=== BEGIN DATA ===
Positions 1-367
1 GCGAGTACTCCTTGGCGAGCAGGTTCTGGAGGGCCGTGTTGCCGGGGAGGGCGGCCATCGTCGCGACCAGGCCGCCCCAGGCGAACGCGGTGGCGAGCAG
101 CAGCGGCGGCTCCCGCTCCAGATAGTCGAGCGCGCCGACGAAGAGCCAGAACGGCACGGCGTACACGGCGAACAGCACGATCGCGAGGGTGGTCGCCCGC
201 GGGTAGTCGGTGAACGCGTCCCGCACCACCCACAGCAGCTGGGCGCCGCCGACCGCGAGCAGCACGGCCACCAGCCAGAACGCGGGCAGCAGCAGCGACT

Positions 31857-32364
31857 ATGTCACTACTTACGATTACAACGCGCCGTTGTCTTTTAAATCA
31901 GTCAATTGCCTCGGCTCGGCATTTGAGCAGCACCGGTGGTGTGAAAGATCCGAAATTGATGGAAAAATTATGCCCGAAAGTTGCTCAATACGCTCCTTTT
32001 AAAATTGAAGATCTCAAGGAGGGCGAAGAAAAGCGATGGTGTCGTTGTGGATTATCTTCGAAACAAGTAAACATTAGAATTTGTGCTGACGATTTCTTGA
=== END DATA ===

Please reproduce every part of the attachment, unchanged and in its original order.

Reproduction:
Positions 1-367
1 GCGAGTACTCCTTGGCGAGCAGGTTCTGGAGGGCCGTGTTGCCGGGGAGGGCGGCCATCGTCGCGACCAGGCCGCCCCAGGCGAACGCGGTGGCGAGCAG
101 CAGCGGCGGCTCCCGCTCCAGATAGTCGAGCGCGCCGACGAAGAGCCAGAACGGCACGGCGTACACGGCGAACAGCACGATCGCGAGGGTGGTCGCCCGC
201 GGGTAGTCGGTGAACGCGTCCCGCACCACCCACAGCAGCTGGGCGCCGCCGACCGCGAGCAGCACGGCCACCAGCCAGAACGCGGGCAGCAGCAGCGACT

Positions 31857-32364
31857 ATGTCACTACTTACGATTACAACGCGCCGTTGTCTTTTAAATCA
31901 GTCAATTGCCTCGGCTCGGCATTTGAGCAGCACCGGTGGTGTGAAAGATCCGAAATTGATGGAAAAATTATGCCCGAAAGTTGCTCAATACGCTCCTTTT
32001 AAAATTGAAGATCTCAAGGAGGGCGAAGAAAAGCGATGGTGTCGTTGTGGATTATCTTCGAAACAAGTAAACATTAGAATTTGTGCTGACGATTTCTTGA